To start fmvvm we've extended from the FmvvmApp object and a few overrides later, we are ready to go.

Creating a model

Models can really inherit from anything, but they should inherit from BindableBase if you want them to take advantage of data binding. For example:

1:  import 'package:fmvvm/fmvvm.dart';  
2:  class Event extends BindableBase {  
3:   static PropertyInfo descriptionProperty = PropertyInfo('description', String, '');  
4:   String get description => getValue(descriptionProperty);  
5:   set description(String value) => setValue(descriptionProperty, value);  
6:  }  

The static PropertyInfo class combined with a getter and setter is what makes two way data binding possible. If the description property changes, an event will be raised so a view that is bound to this object can be updated automatically.

Creating a viewmodel

Creating a viewmodel is similar. ViewModels are items that can be navigated to and are what normally backs a view. Models can also back widgets that are part of a larger view backed by a viewmodel.

1:  class EventsViewModel extends ViewModel {  
2:   final IGalaEventService _galaEventService;  
3:   EventsViewModel(this._galaEventService)   
4:    events = _galaEventService.getEvents();  
5:   }  
6:   @override  
7:   void init(Object parameter) {  
8:    events = _galaEventService.getEvents();  
9:   }  
10:   static PropertyInfo eventsProperty = PropertyInfo('events', NotificationList);  
11:   NotificationList<Event> get events => getValue(eventsProperty);  
12:   set events(NotificationList<Event> value) => setValue(eventsProperty, value);  
13:  }  

There are a couple of things to notice here:

* We have constructor injection! An instance of the GalaEventService is being injected into the constructor of the viewmodel.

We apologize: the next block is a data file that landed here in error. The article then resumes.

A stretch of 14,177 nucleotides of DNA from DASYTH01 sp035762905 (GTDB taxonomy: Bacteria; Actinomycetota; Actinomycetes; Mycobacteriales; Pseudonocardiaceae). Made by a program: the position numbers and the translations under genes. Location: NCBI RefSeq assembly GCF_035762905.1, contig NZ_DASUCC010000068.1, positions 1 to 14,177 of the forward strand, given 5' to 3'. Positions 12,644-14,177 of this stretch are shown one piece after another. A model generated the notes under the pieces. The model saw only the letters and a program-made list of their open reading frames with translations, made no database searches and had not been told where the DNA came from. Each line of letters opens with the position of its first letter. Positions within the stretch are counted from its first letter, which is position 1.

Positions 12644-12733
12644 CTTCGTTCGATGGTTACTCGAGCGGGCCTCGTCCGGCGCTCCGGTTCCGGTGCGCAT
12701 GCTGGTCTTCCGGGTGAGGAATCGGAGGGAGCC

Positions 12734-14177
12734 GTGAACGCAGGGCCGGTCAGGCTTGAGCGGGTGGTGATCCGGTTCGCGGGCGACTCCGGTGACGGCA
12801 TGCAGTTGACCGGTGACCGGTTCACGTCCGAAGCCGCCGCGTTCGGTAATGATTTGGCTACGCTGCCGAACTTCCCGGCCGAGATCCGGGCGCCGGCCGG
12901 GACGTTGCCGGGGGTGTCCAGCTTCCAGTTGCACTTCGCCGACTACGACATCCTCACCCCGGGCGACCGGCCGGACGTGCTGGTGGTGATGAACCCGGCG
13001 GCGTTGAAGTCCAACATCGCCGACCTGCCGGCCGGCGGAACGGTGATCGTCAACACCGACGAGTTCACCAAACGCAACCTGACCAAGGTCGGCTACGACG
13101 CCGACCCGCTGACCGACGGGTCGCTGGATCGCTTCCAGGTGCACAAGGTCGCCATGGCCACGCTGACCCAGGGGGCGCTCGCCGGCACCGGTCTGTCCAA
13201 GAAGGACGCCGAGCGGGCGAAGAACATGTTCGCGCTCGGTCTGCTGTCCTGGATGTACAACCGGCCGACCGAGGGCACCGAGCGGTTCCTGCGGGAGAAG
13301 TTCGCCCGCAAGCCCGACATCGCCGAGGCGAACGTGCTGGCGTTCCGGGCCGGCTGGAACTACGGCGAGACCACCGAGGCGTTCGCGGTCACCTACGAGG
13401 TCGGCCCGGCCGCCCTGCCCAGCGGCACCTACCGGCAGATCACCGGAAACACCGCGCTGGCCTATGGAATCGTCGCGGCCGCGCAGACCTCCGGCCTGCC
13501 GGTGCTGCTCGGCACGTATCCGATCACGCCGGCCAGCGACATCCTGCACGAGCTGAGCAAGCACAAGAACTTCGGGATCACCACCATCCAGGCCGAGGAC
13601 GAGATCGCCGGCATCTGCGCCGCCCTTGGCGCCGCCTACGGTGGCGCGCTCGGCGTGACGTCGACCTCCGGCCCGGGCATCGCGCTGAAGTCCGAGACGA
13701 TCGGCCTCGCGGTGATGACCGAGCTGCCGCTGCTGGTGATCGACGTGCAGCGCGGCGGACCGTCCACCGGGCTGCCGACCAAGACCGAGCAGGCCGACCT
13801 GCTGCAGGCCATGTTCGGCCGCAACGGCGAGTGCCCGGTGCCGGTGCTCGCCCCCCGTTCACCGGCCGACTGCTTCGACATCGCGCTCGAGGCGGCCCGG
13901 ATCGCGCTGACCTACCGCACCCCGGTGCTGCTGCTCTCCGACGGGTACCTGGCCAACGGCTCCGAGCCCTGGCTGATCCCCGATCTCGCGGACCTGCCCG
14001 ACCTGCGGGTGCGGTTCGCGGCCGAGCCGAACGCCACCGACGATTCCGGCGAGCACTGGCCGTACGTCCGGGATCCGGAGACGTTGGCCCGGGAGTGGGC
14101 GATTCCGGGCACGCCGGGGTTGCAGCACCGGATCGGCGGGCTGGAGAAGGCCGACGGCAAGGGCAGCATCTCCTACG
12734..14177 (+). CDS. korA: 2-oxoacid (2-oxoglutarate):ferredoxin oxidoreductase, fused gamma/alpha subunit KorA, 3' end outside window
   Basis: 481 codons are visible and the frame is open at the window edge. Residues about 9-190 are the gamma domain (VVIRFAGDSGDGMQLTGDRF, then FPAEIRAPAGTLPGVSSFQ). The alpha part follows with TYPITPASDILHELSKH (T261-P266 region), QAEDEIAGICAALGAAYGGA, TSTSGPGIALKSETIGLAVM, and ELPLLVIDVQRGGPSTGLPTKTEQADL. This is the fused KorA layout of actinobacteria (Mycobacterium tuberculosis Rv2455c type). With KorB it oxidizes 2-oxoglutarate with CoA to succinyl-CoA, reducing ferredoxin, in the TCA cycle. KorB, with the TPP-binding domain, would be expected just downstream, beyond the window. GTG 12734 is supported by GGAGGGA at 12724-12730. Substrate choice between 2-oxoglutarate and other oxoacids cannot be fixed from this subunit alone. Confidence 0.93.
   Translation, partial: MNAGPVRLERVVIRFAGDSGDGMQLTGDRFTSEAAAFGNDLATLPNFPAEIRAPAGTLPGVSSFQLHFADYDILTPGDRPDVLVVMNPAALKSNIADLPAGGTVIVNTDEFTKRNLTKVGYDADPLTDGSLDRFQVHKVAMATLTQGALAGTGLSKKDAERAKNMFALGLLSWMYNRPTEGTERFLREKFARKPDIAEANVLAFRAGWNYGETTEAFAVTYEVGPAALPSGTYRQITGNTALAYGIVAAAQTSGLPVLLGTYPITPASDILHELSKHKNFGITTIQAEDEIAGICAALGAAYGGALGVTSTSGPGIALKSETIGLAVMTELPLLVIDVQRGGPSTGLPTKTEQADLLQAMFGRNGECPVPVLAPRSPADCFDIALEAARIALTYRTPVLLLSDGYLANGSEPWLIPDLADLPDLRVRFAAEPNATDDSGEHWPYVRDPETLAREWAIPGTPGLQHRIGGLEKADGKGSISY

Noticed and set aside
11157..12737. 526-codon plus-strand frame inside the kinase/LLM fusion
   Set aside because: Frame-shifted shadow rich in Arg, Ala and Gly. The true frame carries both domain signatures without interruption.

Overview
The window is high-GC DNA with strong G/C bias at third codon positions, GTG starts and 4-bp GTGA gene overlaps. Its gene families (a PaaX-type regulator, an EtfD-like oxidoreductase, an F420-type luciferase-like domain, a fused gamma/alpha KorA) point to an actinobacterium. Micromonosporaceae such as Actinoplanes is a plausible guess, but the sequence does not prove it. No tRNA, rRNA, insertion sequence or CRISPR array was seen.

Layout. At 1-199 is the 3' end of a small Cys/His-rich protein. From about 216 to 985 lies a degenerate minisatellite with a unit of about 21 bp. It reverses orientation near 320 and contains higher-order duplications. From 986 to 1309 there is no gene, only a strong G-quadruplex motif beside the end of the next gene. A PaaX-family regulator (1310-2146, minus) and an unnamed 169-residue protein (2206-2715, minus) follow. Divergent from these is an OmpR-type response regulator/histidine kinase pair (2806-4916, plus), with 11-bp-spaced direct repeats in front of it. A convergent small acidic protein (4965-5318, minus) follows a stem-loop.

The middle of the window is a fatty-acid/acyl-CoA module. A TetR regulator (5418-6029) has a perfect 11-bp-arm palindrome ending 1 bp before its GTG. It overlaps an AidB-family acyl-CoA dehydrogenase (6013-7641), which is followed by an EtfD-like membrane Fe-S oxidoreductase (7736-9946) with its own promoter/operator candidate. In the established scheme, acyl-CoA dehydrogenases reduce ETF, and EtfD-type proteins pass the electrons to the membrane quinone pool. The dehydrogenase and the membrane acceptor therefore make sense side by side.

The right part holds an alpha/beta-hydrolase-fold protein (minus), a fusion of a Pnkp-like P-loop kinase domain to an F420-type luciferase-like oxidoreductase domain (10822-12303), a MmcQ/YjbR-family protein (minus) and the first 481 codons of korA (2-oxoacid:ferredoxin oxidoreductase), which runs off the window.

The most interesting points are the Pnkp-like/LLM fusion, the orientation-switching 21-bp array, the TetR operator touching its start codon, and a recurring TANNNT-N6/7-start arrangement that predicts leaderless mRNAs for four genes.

* We have a lifecycle event, init(). This allows parameters to be passed between view models. It is called after the viewmodel is created but before it is displayed. This is intended to do any fetching of data.
* We have something called the NotificationList. This class derives from the normal List but raises events when items are added or removed from the list, this can be used for data binding.

This is a small taste of what is in the fmvvm box. It is intended to create an enterprise app structure that can be used in your applications.

For more information on how to use the framework, including setting up databinding, inversion of control and navigation see the package site: fmvvm.

If you have ideas on ways to improve fmvvm I'd love to hear them. Of course, push requests are always welcomed.


Wednesday, March 6, 2019

Machine Learning and the Expectation of Mistakes

Traditionally in software development we've considered anytime an application creates an incorrect result to a bug. A bug is considered an error in a system; not that the application simply made a mistake, but that there is a fundamental flaw in the system itself. Why is this important? Because mistakes are something that can be learned from and can be self corrected while bugs are fundamental flaws in the system where the only way they can be corrected is by outside intervention to change the operation of the system itself.